Pramod Muthalik’s band of moral warriors is gradually fading from studio discussions, page seven headlines and even the creative world of SMS humour. Facebook continues to host the pink chaddi andolan because in India every action calls for a greater and, on occasions, unnecessarily power-packed opposite reaction. The young men have been described as Indian Taliban and Muthalik, a desi version of the one-eyed Mullah Omar. Going by physical appearance alone, the young men would have probably frightened pariah dogs and stray cats. At best, they could have been as harmful as small-town roadside Romeos – more like Georgie Porgie who makes the girls cry and disappears when the boys come out to play.
That, however, is the crux of the problem. The Mangalore pub attack was always about making the girls cry. It was a stupendous fuss about women going out and drinking. Mind you, don’t dismiss Mangalore violence as a stray incident. Muthalik knew there is a grey area in Indian society where the virtues of a woman as defined in the middle ages are cast in stone. This is the same dark patch in the Indian psyche where a woman has inalienable rights to the kitchen and kitchen alone. Television serials seldom grant the Indian woman an identity beyond that of a gloriously proper housewife. She drinks Limca or plain nimbu pani. It’s a sin if she sips vodka; she is considered a complete social deviant if she graduates to whiskey.
Muthalik, therefore, does represent a credo, a belief system, which cannot be countered by extreme and often counter-productive measures like a pink chaddi or a pub bharo agitation. In a chaotic democracy like ours, it takes centuries for the value system to be redefined and recast. The progressive struggle is a continuous process and social standpoints evolve through a range of arguments and counter-arguments. Muthalik cannot be sedated with a miracle drug. He won’t wake up tomorrow to speak another language. The language has to be hammered into his brain through democratic tools.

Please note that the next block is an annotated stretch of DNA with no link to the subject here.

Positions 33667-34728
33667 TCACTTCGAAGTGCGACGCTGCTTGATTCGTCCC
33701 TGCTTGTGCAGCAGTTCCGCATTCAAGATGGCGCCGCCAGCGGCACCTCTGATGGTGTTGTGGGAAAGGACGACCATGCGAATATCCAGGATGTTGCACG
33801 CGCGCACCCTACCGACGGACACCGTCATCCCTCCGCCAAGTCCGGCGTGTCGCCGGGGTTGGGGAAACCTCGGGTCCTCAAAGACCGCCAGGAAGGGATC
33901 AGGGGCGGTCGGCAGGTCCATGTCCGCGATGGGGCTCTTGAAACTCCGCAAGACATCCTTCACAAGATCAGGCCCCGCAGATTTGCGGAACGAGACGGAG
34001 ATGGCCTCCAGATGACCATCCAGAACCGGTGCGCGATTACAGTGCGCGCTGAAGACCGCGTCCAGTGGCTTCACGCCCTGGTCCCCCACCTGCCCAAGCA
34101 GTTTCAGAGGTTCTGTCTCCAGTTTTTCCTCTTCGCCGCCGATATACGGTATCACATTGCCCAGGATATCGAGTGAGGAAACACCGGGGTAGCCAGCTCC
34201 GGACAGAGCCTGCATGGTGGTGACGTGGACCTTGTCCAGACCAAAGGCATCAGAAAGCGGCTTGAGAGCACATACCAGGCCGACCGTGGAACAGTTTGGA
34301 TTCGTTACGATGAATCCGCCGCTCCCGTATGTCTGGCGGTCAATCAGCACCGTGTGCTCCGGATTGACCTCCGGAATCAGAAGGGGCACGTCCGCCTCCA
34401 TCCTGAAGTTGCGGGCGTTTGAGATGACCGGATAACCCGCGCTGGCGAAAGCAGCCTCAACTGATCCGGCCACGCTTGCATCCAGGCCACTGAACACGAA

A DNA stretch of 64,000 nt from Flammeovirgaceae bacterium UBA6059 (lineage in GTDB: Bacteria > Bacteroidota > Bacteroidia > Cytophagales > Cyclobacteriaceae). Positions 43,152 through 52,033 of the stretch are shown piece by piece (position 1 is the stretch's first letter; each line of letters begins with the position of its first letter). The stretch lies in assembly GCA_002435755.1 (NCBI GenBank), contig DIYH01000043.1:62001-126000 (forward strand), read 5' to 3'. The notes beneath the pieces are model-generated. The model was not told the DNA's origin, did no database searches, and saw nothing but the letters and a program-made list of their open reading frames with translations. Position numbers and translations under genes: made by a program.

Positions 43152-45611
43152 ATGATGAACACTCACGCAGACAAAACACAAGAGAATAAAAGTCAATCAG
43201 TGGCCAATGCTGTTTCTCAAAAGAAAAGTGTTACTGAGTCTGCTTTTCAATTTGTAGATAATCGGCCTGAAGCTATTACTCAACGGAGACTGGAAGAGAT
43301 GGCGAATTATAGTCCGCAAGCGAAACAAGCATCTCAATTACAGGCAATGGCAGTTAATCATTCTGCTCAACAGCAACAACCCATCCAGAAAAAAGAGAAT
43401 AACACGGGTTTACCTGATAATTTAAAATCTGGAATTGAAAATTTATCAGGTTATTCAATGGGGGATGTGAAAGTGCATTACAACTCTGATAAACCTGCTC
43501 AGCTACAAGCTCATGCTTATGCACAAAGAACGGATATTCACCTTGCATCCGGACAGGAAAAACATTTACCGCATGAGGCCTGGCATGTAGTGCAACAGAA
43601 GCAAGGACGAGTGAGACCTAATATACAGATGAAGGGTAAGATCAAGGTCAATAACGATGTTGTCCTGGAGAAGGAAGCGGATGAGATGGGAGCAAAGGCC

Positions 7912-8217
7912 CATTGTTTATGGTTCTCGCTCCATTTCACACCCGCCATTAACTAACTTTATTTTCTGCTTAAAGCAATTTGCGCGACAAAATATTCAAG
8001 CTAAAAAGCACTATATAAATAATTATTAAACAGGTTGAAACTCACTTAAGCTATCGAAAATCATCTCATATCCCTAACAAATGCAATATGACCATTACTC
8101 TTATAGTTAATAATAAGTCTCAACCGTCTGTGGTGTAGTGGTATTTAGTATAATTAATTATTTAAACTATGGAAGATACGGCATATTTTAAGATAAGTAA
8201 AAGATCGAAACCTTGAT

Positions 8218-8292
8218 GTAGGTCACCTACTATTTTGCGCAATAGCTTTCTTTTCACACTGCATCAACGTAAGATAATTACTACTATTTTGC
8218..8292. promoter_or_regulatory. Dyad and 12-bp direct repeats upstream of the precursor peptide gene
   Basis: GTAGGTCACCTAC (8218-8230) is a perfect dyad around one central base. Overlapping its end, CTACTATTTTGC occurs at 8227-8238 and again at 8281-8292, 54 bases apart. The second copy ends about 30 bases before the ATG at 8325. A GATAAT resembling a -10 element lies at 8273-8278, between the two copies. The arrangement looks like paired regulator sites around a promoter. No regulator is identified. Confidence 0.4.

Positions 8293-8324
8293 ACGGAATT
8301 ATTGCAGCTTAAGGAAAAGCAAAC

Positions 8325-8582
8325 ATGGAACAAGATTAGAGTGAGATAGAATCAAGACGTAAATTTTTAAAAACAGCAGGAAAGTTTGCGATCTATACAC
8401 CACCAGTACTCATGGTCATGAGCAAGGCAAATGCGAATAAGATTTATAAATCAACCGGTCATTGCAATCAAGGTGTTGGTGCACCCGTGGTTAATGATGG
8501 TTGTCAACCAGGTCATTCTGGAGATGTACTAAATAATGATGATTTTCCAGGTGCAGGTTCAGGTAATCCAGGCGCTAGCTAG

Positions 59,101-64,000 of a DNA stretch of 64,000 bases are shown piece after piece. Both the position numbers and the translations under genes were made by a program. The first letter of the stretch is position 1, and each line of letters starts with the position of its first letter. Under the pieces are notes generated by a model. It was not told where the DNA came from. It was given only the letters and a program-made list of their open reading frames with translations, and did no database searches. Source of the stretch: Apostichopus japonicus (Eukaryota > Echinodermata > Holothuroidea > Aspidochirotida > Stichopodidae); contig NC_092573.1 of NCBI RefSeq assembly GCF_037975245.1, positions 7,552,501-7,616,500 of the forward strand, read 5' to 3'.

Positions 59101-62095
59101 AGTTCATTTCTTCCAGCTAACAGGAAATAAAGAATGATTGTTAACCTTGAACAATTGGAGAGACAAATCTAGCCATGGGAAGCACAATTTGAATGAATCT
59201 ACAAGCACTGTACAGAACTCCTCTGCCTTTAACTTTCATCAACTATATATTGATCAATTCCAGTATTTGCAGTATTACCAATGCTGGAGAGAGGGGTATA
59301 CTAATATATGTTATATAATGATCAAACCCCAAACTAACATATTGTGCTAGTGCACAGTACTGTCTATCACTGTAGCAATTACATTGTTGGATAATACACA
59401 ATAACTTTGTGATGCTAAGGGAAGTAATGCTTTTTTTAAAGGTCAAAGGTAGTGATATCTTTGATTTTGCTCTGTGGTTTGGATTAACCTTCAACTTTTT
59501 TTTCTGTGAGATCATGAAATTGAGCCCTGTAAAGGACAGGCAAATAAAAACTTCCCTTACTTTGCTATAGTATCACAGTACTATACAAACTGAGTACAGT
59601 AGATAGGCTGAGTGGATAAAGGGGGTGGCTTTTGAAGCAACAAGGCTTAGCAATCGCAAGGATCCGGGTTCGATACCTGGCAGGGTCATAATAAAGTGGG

And, fortunately, those tools can now be found in unexpected places. There was a time when Bollywood would sing hosannas for the predictable conformist and for the bored as well as boring homemaker. When Muthalik was hijacking Mangalore to the medieval era, two filmmakers from Mumbai pleasantly surprised everybody with their gender-sensitive perception of a changing India.
In Luck By Chance, Zoya Akhtar’s portrayal of a starlet’s journey in the shadowy world beneath Mumbai’s glitz and glamour doesn’t stop at a critical evaluation of the casting couch phenomenon. In fact, it accepts the problem because it cannot be wished away overnight. In this case, acceptance, however, should not be mistaken for condoning. The debutant director creates a Sonam Mishra from Kanpur who has escaped home and regressive parents to do what she likes doing best and believes it to be her vocation – acting. She is undeterred by the fact that flesh opens the doors to Mumbai’s studios and the experience doesn’t make her cynical.
Even betrayal by the producer she slept with doesn’t make her cynical. She persists with her efforts and makes it big as a small screen actor. She suffers a lot, jilted by her boyfriend, Farhan Akhtar. Suffering makes her stronger. She exudes a kind of confidence, which is not quite typical of the Indian woman Pramod Muthalik visualizes. Nor would Muthalik approve of the manner in which she views sex. Custodians of morality of the kind we have witnessed in Mangalore would have described her as a woman of easy virtue.
Anurag Kashyap’s Dev D completely changes the context in which Saratchandra Chattopadhyay had conceived of his Devdas. Dev D is the son of a sugar-mill owner and his masculine sense of possession dominates his perspective after he swallows hearsay that his betrothed Paro has been sleeping around. He takes to the bottle and only gets to know the real truth about Paro’s fidelity when she has already been married. Like Devdas, alcohol and lowlife carries him to Chandramukhi. A debauched virgin hunter lands in the lap of a prostitute and even learns to love her --- not exactly the storyline that would have satisfied the proponents of Sriram Sene.
These films reveal remarkable transformation in Indian attitude towards sex. In Kashyap’s film, Paro is daring enough to forward a scanned portrait of herself in the nude. Sonam Mishra in Luck by Chance has casual sex with Farhan Akhtar. Sex is a biological craving which a woman shares as an equal participant with a man. Sex is not an activity enforced and performed by a man on a plastic doll, as Muthalik would like us to believe.
Mangalore is not just about the woman’s right to go to a bar. It’s much more than that. It’s about a society’s collective attitude to gender. We cannot alter Muthalik’s perspective by dressing him in a pink chaddi. We can only dare with him with the creative work of those who proudly harbour and subscribe to an alternative sensibility. Let Chandramukhi taunt Muthalik from her celluloid pedestal that her world is possibly more real than Muthalik’s. Let Sonam Mishra explain to Muthalik that his worldview died with the Licence Raj. Despite the recession, moral policemen cannot jettison the global outlook that the new economy has sown in Indian soil.